When the US Congress passed an emergency stimulus package of $900 billion for COVID-19 related relief to US citizens and businesses on Monday, it was widely accepted that US President Donald Trump would sign the bill into law. However, last night Trump put that into question with comments in a video posted to Twitter saying, “The bill they are now planning to send back to my desk is much different than anticipated. I’m also asking Congress to immediately get rid of the wasteful and unnecessary items from this legislation, and to send me a suitable bill.”
Although the President’s comments make the prospects for the bill unclear, here are some of the highlights from the ABMA’s summary of the legislation:
- The bill provides funding for unemployment benefits, small businesses, direct economic payments to individuals, vaccine distribution and rental assistance.
- The bill allows unemployed Americans to receive $300 per week in federal funding in addition to the existing unemployment aid they may be collecting from their state if those state-level benefits have not already run out. The additional unemployment benefits and extensions included within this bill would provide aid for 11 weeks from their expiration at the end of December 2020 through at least March 14, 2021.
- The bill includes an 11-week extension of Pandemic Unemployment Assistance (PUA) that allows workers who are not traditionally eligible to receive unemployment benefits, including self-employed and gig workers, to receive unemployment.
- The bill includes approximately $325 billion in funding to the Small Business Administration (SBA) to assist U.S. businesses with the bill allocating $284 billion in funding to replenish the Paycheck Protection Program (PPP), which provides forgivable small business loans to eligible applicants. Businesses that have exhausted PPP funds in the first round will be eligible to apply for another PPP loan. The business must have less than 300 employees and have sustained at least a 30% loss in revenue during any quarter of 2020. Additionally, small 501(c)(6) organizations with 150 or fewer employees to be eligible for the new round.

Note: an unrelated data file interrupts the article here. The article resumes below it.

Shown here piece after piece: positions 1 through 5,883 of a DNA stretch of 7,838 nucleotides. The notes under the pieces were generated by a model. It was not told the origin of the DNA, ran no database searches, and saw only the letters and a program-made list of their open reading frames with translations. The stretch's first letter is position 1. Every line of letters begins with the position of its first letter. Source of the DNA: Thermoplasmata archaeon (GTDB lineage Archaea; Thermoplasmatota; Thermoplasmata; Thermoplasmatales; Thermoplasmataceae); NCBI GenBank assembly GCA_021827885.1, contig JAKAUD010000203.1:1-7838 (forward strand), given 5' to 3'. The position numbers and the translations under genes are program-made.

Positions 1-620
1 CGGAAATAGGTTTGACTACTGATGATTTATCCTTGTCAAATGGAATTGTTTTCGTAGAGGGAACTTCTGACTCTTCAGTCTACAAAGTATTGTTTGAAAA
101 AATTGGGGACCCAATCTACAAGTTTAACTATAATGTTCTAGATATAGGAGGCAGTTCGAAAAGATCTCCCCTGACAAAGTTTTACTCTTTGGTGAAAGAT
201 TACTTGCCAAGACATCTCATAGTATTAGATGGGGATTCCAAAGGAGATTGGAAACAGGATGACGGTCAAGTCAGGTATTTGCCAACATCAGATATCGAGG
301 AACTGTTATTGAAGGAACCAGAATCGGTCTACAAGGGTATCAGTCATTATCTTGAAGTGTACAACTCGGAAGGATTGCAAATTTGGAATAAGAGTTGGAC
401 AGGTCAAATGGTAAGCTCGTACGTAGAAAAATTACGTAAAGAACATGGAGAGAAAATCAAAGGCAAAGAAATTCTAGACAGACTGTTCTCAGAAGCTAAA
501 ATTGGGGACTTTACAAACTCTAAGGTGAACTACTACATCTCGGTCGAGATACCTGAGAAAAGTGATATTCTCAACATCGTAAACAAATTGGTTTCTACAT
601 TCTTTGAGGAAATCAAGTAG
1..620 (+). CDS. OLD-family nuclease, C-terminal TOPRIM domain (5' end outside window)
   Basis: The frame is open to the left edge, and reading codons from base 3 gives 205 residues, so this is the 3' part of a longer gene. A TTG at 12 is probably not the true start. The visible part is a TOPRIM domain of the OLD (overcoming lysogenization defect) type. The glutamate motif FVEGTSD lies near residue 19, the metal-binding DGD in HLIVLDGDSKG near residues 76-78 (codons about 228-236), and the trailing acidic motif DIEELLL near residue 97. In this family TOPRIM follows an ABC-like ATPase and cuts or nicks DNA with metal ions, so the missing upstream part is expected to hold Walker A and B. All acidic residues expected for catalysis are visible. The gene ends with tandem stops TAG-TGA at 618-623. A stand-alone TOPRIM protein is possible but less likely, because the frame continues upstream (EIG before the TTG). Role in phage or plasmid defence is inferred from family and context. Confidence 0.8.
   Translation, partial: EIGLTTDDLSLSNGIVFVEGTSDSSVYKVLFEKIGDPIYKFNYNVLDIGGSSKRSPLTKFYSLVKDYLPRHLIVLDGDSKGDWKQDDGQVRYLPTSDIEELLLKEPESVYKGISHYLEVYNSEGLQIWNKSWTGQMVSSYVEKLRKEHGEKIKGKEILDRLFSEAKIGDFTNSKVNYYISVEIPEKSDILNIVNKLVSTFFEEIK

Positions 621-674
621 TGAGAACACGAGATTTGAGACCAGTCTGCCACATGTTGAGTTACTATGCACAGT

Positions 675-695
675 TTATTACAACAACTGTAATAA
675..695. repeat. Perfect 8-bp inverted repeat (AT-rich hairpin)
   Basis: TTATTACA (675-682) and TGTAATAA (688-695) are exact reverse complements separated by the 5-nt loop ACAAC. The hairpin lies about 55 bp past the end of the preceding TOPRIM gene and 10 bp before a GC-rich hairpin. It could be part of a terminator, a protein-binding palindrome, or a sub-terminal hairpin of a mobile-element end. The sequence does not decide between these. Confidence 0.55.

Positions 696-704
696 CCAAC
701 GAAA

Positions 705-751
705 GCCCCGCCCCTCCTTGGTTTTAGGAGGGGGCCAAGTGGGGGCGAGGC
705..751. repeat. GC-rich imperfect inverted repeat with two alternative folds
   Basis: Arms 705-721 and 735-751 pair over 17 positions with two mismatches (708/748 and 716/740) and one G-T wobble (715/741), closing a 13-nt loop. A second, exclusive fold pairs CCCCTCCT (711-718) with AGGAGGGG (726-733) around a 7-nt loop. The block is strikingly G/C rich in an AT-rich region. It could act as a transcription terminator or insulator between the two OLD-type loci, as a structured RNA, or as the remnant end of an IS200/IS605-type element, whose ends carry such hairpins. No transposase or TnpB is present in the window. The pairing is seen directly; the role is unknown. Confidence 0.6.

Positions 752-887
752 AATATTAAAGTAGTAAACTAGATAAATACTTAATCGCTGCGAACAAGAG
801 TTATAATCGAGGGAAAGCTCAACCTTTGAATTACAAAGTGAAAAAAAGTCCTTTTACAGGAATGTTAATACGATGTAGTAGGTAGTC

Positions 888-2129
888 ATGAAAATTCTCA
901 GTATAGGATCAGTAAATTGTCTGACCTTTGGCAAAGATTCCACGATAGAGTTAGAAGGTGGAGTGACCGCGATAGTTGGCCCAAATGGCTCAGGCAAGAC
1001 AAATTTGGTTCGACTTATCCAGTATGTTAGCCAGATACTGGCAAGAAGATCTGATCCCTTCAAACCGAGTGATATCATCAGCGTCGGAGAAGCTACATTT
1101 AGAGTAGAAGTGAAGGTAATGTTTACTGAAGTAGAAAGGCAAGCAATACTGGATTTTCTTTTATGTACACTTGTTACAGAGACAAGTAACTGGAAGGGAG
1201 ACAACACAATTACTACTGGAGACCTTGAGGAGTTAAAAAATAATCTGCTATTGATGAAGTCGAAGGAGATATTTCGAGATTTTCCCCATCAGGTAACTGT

- Expansion of expenses eligible for loan forgiveness to include supplier costs and investment costs related to modifying facilities and obtaining personal protective equipment for safety.
- Simplified loan forgiveness process for businesses that have borrowed $150,000 or less in PPP loans.
- Confirmation that business expenses paid for with PPP loan funds are tax-deductible.
- The bill includes another round of economic impact payments—commonly referred to as stimulus checks. The amount is reduced for this second stimulus from a base $1,200 individual payment to $600 per individual or $1,200 per married couple. Parents will also be eligible to receive $600 for each qualifying child.
- The bipartisan bill provides funding for a variety of other issues, including the U.S. Postal Service—$10 billion, the Health Care Provider Relief Fund—$35 billion, COVID-19 Testing and Tracing and Vaccine Distribution funding—$69 billion, Transportation Industry Relief (Airlines, Airports, Buses, Transit and Amtrak)—$45 billion, Education—$82 billion and Housing Assistance (Rental)—$25 billion.
- The bill extends the federal moratorium on evictions through the end of January 2021.
Read the full summary on the ABMA website at: